|Object type||Last Post film|
Australian War Memorial
|Place made||Australia: Australian Capital Territory, Canberra, Campbell|
|Date made||17 September 2018|
Second World War, 1939-1945
Item copyright: © Australian War Memorial
This item is licensed under CC BY-NC
|Copying Provisions||Copyright restrictions apply. Only personal, non-commercial, research and study use permitted. Permission of copyright holder required for any commercial use and/or reproduction.|
The Last Post Ceremony commemorating the service of (420354) Flight Sergeant Douglas Wallace Maclean, No. 12 Squadron, Royal Air Force, Second World War.
The Last Post Ceremony is presented in the Commemorative area of the Australian War Memorial each day. The ceremony commemorates more than 102,000 Australians who have given their lives in war and other operations and whose names are recorded on the Roll of Honour. At each ceremony the story behind one of the names on the Roll of Honour is told. Hosted by Chris Widenbar, the story for this day was on (420354) Flight Sergeant Douglas Wallace Maclean, No. 12 Squadron, Royal Air Force, Second World War.Film order form
420354 Flight Sergeant Douglas Wallace Maclean, No. 12 Squadron, Royal Air Force
Killed in flying battle 23 October 1944
Story delivered 17 September 2018
Today we remember and pay tribute to Douglas Wallace Maclean.
Born in the Sydney suburb of Penrith on 27 March 1912, Douglas Maclean was the son of Norman and Lela Maclean.
Growing up, the young Douglas Maclean attended the local primary school before attending Petersham Intermediate High School. He later attended Sydney Technical College, where he trained as a wool classer.
A keen sportsman, Maclean played Rugby Union, cricket, tennis, golf and was also a keen surfer.
After finishing high school in 1929, Maclean was employed as a clerk at Dalgety and Company in Sydney. He worked in this job for 12 years. He also served for two years in the 9th Field Brigade of the Militia.
On 2 August, Douglas Maclean married Jessie Violet Duncan in Sydney. Shortly afterwards, on 11 October, he enlisted in the Royal Australian Air Force.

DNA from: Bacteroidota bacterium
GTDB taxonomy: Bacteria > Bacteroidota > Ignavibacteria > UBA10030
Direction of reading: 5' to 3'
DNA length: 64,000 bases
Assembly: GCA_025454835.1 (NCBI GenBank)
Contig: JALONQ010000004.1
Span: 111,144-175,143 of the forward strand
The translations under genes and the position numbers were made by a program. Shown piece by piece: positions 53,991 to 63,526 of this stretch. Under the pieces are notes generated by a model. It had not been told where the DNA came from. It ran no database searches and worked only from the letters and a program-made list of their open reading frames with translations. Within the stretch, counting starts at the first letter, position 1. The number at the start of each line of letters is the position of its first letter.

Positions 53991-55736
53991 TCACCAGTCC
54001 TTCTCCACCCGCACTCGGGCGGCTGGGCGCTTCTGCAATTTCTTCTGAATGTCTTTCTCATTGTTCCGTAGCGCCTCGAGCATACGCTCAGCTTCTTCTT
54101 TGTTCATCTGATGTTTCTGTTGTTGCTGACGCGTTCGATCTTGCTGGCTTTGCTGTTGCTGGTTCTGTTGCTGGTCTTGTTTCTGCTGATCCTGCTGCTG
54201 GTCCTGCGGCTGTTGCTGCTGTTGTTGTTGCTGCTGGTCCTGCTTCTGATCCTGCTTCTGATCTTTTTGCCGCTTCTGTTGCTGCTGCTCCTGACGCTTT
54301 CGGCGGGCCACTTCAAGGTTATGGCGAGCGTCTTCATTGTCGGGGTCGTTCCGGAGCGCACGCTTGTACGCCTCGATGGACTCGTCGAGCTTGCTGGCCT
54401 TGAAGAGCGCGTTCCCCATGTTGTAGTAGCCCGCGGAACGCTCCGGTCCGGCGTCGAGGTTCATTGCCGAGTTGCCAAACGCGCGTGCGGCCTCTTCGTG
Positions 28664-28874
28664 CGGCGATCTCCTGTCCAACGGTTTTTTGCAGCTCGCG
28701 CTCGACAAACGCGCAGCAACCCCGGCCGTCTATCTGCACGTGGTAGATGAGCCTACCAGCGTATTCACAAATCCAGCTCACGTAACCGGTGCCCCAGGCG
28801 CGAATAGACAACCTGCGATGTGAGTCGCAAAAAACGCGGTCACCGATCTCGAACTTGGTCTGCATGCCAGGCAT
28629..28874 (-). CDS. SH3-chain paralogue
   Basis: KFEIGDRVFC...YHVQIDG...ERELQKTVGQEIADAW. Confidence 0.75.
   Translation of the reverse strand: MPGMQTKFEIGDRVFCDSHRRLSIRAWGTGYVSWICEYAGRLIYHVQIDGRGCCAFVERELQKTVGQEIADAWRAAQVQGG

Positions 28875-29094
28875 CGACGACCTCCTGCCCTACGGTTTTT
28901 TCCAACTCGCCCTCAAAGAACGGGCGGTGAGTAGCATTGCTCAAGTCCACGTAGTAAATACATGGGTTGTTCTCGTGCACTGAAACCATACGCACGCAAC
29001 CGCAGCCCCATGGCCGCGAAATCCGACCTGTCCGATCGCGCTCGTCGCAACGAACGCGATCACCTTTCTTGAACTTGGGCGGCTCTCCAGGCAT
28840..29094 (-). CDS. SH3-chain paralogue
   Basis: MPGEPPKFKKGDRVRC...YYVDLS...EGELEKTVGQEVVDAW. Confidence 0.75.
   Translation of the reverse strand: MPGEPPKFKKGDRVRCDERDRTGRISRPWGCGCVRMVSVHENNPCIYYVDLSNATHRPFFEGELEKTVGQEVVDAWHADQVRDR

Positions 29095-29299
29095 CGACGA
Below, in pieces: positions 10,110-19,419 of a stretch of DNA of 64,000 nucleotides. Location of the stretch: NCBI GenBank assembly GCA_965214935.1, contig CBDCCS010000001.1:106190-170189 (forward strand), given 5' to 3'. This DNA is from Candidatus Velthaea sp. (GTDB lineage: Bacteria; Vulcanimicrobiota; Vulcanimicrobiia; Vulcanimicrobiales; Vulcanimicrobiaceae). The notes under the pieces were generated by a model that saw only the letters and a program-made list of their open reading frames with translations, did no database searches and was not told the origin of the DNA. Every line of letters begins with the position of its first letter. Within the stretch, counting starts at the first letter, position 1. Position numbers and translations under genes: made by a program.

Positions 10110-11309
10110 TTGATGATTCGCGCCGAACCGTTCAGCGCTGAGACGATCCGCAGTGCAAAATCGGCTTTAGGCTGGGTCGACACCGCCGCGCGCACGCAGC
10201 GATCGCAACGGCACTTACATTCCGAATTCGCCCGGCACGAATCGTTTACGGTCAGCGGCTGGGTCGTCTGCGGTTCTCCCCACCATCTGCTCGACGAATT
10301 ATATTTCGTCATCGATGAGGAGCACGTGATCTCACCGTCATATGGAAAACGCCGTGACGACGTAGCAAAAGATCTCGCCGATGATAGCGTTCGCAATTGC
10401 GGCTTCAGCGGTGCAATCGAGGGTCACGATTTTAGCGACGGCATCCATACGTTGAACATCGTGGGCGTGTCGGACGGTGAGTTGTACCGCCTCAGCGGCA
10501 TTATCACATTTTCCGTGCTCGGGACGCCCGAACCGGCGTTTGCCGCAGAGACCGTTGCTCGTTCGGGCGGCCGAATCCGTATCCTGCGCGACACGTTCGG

He began training as a pilot. After initial training in Australia he embarked in Melbourne on 22 May 1942 for overseas service: first to Canada, where he spent five months training, and then to Britain.
As part of the Empire Air Training Scheme, he was one of almost 27,500 RAAF pilots, navigators, wireless operators, gunners, and engineers who, throughout the course of the war, joined Royal Air Force squadrons or Australian squadrons based in Britain.
After his arrival in Britain, on 5 November 1942, Maclean undertook further specialist training before, on 14 July 1944, being posted to No. 12 Squadron, Royal Air Force. Part of RAF Bomber Command, No. 12 Squadron was equipped with four-engined Avro Lancaster heavy bombers.
On the night of 23 October, the Lancaster in which Maclean was the pilot was taking part in a bombing raid on Essen, Germany. The aircraft was shot down and crashed near the border between Germany and the Netherlands.
Maclean and all six of his crewmates were killed. Their bodies were recovered from the crash site and buried side by side in the Winterswijk Cemetery in the Netherlands.
Douglas Maclean had been with his squadron for just three months. He was 32 years old.
His name is listed here on the Roll of Honour on my left, among almost 40,000 Australians who died while serving in the Second World War.
This is but one of the many stories of service and sacrifice told here at the Australian War Memorial. We now remember Flight Sergeant Douglas Wallace Maclean, who gave his life for us, for our freedoms, and in the hope of a better world.
Historian, Military History Section
Video of The Last Post Ceremony commemorating the service of (420354) Flight Sergeant Douglas Wallace Maclean, No. 12 Squadron, Royal Air Force, Second World War. (video)